Another report suggests that Pakistan ranks 14 out of 17 countries designated as “extremely high water-risk” nations.
Prof. Dr. Abdullah G Arijo
One negative by-product of industrialization is environmental pollution which can adversely impact human health. When companies do not pay for the environmental damage they cause, or when these harms are not captured in pricing, this is considered a negative externality. The cost burden is placed on human society in the form of deforestation, extinction of species, widespread pollution, excessive waste, and other forms of environmental degradation. One such negative payback is the water issue in Pakistan and elsewhere.
In a recent report the United Nations has placed Pakistan in “critical water insecure category.” This must raise the eyebrows of the common man in general, and policymakers in particular.
According to a recent report published by PIDE, Islamabad, more than 80 per cent of Pakistanis face “severe water scarcity” for at least one month each year. The report suggests that Pakistan ranks 14 out of 17 countries designated as “extremely high water-risk” nations.
Another report published by the United Nations Institute of Water, Environment, and Health has placed Pakistan and 22 other countries in the “critically water insecure” category. (Daily Dawn 25/3/23))
The UN University very recently released the Global Water Security 2023 Assessment, which stated that 33 countries from three different geographic regions have high levels of water security. Nevertheless, all regions also featured countries with low levels of water security.
In a press release announcing the report, it was stated that the most recent assessment of the world’s water resources, conducted by United Nations water experts, revealed that access to managed drinking water and sanitation was “still a pipe dream for more than half of the global population, as more than 70 per cent, or 5.5 billion people, do not have safe water access, with Africa having the lowest levels of access, at only 15 per cent of the region’s population.”
In years to come, due to climate change, there can be severe melting of glaciers, resulting in super floods in our rivers and ultimately the sea level may rise. It is therefore required to address the water issue in Pakistan, or we will be suffering the most.
Reports also rank Pakistan among the list of 10 most vulnerable countries in the world to climate change. The country is already facing climate-related threats to water resources as is evident from the change in recent monsoon patterns, melting glaciers, rising temperatures and relapse of floods and droughts. Pakistan has witnessed a number of floods in the past several years and long spells of drought. For example, the 2010 floods caused direct losses of more than US$10 billion and 1,600 deaths and affected 38,600 square kilometers. Similarly, Quetta and most parts of Balochistan experienced eight years of drought-like situations from 1997 to 2005.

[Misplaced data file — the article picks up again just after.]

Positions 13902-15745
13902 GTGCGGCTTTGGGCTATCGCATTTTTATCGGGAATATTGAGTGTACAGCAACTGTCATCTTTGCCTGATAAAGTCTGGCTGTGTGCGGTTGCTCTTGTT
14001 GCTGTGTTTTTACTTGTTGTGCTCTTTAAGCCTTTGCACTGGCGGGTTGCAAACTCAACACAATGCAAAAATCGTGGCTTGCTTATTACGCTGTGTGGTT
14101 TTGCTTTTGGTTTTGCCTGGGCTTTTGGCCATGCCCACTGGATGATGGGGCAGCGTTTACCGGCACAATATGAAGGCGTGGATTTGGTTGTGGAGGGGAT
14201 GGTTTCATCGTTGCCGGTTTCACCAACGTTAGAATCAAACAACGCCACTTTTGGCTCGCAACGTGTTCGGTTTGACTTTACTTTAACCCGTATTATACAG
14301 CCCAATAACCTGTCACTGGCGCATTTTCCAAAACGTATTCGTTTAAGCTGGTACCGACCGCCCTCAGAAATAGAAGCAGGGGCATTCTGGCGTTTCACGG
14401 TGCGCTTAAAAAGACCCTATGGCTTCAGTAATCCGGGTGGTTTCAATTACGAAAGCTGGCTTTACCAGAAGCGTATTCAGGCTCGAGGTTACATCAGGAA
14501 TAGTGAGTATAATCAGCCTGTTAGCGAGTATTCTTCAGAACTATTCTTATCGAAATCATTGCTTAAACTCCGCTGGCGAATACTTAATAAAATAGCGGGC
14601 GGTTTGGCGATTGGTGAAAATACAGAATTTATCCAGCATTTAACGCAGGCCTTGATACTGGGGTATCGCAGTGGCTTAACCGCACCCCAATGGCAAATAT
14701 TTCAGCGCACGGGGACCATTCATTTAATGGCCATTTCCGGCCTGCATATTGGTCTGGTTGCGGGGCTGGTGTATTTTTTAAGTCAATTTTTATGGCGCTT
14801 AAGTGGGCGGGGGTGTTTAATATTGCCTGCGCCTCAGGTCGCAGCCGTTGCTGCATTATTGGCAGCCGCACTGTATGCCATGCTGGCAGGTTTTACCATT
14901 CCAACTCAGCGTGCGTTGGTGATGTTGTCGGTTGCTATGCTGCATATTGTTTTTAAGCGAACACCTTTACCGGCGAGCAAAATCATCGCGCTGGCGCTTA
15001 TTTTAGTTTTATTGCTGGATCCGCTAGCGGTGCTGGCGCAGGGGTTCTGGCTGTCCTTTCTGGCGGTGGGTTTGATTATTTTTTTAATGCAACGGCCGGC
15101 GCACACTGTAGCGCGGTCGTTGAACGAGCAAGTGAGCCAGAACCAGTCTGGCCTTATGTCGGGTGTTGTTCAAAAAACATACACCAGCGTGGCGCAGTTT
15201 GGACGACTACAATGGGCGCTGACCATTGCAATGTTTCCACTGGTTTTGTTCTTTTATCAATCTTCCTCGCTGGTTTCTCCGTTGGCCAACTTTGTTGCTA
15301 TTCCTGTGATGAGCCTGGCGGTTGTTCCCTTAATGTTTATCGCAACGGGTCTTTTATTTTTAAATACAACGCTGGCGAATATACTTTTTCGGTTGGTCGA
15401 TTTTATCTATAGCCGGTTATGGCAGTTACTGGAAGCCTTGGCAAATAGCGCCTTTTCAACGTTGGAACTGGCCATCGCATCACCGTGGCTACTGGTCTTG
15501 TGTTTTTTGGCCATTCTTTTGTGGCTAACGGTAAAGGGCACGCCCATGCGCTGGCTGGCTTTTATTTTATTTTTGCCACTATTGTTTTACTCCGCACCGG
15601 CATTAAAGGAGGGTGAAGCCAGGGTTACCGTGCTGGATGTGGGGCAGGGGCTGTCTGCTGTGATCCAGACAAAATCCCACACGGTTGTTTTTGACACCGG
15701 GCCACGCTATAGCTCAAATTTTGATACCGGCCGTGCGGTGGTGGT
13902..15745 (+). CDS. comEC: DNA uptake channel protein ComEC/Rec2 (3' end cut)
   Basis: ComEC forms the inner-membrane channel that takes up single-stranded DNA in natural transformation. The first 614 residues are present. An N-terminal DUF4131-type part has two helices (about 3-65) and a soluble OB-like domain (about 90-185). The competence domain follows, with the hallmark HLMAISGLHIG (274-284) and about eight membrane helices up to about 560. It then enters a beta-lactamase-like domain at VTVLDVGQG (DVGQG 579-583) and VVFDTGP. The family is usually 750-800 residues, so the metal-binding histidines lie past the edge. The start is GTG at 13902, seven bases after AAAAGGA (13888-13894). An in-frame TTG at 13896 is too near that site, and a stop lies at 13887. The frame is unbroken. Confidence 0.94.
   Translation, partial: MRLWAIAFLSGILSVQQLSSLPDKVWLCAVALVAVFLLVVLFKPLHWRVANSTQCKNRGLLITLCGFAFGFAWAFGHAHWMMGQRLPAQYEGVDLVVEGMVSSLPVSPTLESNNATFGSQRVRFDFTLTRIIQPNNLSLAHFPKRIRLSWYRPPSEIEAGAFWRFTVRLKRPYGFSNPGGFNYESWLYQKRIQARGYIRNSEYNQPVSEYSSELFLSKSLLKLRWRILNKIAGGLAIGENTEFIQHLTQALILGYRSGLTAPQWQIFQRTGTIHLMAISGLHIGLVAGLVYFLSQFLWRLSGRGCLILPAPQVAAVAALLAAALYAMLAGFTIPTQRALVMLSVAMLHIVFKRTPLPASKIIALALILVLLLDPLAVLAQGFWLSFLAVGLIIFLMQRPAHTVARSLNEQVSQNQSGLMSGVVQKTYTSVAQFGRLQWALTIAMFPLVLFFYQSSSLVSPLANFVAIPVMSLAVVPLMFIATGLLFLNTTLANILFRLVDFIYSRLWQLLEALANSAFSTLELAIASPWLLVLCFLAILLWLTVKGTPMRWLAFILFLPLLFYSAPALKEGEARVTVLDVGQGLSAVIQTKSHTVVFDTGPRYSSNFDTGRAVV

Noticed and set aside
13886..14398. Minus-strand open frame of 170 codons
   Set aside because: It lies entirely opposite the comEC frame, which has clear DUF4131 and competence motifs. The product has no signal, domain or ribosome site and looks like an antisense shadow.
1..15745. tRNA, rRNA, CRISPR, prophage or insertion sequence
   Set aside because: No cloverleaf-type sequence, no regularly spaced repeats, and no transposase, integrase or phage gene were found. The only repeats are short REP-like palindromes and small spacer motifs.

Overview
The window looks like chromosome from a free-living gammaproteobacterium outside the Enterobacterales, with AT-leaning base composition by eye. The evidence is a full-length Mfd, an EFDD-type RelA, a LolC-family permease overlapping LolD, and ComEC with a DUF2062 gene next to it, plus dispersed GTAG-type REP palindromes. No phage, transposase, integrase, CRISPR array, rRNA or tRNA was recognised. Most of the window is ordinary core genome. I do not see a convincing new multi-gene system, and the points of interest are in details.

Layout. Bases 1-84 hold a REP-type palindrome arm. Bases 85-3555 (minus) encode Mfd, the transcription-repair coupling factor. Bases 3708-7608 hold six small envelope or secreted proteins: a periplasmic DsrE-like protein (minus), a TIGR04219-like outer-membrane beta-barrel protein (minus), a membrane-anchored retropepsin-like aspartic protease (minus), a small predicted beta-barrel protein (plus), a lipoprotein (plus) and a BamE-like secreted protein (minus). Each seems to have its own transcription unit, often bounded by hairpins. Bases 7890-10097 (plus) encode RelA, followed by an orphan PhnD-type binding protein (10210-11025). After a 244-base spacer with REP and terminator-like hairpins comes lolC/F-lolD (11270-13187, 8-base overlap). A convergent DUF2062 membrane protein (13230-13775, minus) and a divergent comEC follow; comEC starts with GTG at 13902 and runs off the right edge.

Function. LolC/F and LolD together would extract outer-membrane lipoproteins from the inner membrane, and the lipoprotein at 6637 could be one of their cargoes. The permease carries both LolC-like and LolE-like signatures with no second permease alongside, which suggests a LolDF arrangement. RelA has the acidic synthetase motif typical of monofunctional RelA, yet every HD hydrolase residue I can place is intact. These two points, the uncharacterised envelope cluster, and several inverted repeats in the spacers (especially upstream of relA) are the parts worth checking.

Climate change may decline aggregate water flows in the future. In future, most projections show a declining trend and increased variability of the flows (50 to 75 years). It is reported that the Indus River Basin, Pakistan’s chief water source, being dependent on glacial and snowmelt and precipitation, is highly sensitive to climate change. It has already shrunk into a canal in the Sindh Province where many farmers have migrated to urban areas due to a shortage of water, and this trend is continuing.
Given the fact that snow and ice melt runoff currently generates between 50 per cent and 80 per cent of average water flows in the Indus River basin, this will result in landslides, heavy flooding, dam bursts and soil erosion initially and drought and famine in the long run (PIDE, Islamabad).
Experts are also of the opinion that in years to come, due to climate change, there can be severe melting of glaciers, resulting in huge water in our rivers, which may be a cause of super floods and eventually there shall be huge water flowing through rivers and ultimately the sea level may rise and with the result cities at the seaside will have to tell us different stories. It is therefore required to address the water issue in Pakistan, or we will be suffering the most.
About the Author
Prof. (R) Dr. Abdullah G. Arijo is Advisor and Visiting Professor Shaheed Benazir Bhutto University of Veterinary and Animal Science, Sakrand, Sindh Pakistan. Formerly, he was Chairman, Department of Parasitology, Sindh Agriculture University Tando Jam. After retirement, he also served there as Advisor Academics & P&D to Vice Chancellor. He can be reached at Email: firstname.lastname@example.org